Chemicals that are not notified remain on the Inventory. The statute provides clear direction to EPA that these inactive substances cannot be de-listed based on this exercise. Being designated as inactive ensures that EPA will not expend resources prioritizing and assessing them for risk. If a company wants to manufacture, import or process an inactive chemical, it will need to submit a different form, NOA Form B, to let EPA know that the chemical is commercially active. EPA is proposing that these notifications cannot be filed more than 30 days in advance of the date of actual manufacturing or processing as a means to ensure the accuracy of the reports.

At the end of this exercise, the TSCA Inventory will look quite different. Instead of having only two parts, a confidential and a public portion, the Inventory will have four sections: public/active, public/inactive, confidential/active, and confidential inactive. For chemicals whose identities are claimed as CBI, EPA will need to list a unique identifier, accession number, generic name, and, if applicable, the premanufacture notice case number for each chemical substance on the confidential portion of the Inventory. The new law requires generic names to be structurally descriptive, and many of the generic names appearing on the public portion of the Inventory today will need to be updated to meet the standard.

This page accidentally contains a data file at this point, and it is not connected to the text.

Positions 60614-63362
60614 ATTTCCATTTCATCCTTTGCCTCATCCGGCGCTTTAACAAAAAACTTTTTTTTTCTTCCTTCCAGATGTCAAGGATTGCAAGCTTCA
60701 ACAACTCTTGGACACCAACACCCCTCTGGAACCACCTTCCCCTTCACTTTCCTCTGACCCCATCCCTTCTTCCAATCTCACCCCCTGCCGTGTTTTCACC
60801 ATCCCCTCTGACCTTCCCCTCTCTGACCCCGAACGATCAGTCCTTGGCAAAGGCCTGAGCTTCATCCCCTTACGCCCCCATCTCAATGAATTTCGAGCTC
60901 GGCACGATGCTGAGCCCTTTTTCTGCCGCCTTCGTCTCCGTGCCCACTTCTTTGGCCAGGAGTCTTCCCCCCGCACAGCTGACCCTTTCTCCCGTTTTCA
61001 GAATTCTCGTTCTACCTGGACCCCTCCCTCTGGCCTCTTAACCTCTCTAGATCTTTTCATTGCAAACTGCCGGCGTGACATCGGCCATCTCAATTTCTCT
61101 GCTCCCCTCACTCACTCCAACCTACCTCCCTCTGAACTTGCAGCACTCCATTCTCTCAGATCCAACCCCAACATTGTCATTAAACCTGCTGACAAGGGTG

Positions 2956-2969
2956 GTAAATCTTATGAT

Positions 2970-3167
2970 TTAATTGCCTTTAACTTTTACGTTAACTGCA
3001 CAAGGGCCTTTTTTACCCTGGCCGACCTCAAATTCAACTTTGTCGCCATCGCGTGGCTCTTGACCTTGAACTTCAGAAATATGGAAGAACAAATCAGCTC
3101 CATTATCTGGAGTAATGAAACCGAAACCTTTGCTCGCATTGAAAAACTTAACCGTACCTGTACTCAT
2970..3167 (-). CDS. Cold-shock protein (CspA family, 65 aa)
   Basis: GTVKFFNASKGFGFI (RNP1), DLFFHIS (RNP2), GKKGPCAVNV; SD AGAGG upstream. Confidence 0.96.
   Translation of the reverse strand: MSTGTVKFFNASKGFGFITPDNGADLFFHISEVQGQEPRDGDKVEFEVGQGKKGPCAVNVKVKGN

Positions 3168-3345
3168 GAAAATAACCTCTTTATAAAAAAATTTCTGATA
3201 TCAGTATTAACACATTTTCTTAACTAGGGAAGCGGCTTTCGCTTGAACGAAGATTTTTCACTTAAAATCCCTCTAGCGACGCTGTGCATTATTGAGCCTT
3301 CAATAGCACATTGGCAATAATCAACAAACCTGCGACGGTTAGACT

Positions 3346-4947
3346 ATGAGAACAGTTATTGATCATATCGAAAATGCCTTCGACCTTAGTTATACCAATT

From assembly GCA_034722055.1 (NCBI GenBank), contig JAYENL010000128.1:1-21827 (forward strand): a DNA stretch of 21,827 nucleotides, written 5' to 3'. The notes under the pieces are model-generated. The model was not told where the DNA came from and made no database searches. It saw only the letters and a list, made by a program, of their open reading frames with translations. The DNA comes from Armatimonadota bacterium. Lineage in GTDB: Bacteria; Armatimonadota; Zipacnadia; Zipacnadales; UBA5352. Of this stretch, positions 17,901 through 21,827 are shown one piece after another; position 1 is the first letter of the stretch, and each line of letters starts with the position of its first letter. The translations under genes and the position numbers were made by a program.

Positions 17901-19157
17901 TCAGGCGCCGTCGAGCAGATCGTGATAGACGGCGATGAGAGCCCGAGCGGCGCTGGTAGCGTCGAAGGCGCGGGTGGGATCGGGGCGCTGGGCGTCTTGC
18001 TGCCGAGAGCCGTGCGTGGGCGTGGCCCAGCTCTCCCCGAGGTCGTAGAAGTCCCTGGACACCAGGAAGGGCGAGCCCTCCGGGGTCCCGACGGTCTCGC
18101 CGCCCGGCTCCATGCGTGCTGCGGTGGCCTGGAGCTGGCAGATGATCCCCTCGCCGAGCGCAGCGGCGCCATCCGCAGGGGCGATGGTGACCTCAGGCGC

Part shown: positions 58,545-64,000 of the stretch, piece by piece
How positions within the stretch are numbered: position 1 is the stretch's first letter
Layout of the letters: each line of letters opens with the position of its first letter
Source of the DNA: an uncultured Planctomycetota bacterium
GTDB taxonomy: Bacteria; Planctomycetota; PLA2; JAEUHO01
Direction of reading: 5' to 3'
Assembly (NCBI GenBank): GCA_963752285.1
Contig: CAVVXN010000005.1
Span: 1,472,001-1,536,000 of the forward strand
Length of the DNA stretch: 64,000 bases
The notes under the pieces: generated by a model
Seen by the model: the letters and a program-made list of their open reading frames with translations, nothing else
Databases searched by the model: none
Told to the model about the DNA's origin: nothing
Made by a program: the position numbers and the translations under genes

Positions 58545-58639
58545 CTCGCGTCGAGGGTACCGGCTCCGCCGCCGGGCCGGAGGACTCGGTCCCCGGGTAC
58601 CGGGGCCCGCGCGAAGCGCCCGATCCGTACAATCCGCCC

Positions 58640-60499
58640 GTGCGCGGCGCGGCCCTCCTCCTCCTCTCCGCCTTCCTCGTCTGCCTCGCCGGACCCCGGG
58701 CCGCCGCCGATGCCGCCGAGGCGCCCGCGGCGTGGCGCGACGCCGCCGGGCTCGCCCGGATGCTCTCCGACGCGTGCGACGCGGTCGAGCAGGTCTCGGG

B. Exemptions

EPA is proposing to declare all non-confidential chemicals reported to EPA under the 2012 and 2016 TSCA CDR as active substances. These will not have to be re-reported. However, “interim active substances” with identities that are protected as confidential business information (CBI) need to be reported during Inventory Reset if companies wish to reassert confidential protection of the name.

Chemical substances added to the Inventory on or after June 22, 2016 automatically are designated as active chemicals and do not need to be reported again during Inventory Reset. In addition, the proposed rule includes included exemptions for naturally occurring substances, chemicals produced in small quantities for R&D, chemicals imported as part of articles, and chemical exempt from PMN reporting under 40 C.F.R. §§ 720.30(g) or (h), such as impurities and non-commercial byproducts. However, there is no exemption for small quantities of an otherwise non-exempt chemical.

Section 8 of TSCA and the Paperwork Reduction Act include safeguards against duplicative reporting, yet this is exactly what the Reset provisions contemplate. This part of TSCA states that manufacturers and importers need to report each substance they have manufactured (imported) in the past ten years. As a result, when an NOA Form A report is submitted by one company, it does not relieve a competitor from having to report the same chemical. Neither does the language in section 8 provide direct relief to a company who no longer sells a chemical that it has manufactured or imported in the past ten years. It does not seem reasonable to require a company to locate information and report on a product that is no longer of commercial interest. Perhaps EPA will be able to offer guidance and exercise its discretion in these cases.